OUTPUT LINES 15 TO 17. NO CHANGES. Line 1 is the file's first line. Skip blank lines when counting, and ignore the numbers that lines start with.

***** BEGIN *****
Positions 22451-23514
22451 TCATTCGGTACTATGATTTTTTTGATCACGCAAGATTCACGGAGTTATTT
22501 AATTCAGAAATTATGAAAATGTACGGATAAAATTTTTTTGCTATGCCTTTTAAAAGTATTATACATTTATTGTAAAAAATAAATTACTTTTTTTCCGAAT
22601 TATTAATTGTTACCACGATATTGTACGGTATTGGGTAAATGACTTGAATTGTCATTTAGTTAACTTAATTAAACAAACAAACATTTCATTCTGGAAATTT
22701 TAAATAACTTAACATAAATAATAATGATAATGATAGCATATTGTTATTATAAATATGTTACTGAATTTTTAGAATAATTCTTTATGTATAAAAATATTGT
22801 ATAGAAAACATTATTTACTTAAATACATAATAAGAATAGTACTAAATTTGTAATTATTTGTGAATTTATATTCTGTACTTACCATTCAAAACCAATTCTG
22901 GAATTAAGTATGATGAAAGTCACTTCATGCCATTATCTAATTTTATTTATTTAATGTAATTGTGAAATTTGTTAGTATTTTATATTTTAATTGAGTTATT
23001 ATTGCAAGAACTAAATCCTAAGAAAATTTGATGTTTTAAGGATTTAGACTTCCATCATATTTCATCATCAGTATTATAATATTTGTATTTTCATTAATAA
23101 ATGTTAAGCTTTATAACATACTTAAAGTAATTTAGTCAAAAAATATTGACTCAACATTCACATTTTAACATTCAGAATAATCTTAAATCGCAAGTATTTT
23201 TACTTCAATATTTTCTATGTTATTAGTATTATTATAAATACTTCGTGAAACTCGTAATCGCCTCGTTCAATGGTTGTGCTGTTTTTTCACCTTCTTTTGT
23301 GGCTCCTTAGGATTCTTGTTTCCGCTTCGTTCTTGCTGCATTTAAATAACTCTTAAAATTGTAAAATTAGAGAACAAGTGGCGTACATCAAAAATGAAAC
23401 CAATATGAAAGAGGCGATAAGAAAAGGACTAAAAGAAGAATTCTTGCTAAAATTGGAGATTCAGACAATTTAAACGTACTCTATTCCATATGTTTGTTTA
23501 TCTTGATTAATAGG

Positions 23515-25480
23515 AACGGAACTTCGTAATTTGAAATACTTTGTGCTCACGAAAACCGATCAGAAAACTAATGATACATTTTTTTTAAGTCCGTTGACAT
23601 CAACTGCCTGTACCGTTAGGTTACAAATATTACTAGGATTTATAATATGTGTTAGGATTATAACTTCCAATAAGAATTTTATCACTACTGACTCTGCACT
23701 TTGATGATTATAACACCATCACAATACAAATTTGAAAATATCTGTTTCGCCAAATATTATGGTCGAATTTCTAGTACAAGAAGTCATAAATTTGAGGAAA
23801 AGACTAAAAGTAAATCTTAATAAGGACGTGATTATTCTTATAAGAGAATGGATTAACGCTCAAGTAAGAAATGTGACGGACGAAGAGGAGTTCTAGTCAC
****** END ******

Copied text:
23515 AACGGAACTTCGTAATTTGAAATACTTTGTGCTCACGAAAACCGATCAGAAAACTAATGATACATTTTTTTTAAGTCCGTTGACAT
23601 CAACTGCCTGTACCGTTAGGTTACAAATATTACTAGGATTTATAATATGTGTTAGGATTATAACTTCCAATAAGAATTTTATCACTACTGACTCTGCACT
23701 TTGATGATTATAACACCATCACAATACAAATTTGAAAATATCTGTTTCGCCAAATATTATGGTCGAATTTCTAGTACAAGAAGTCATAAATTTGAGGAAA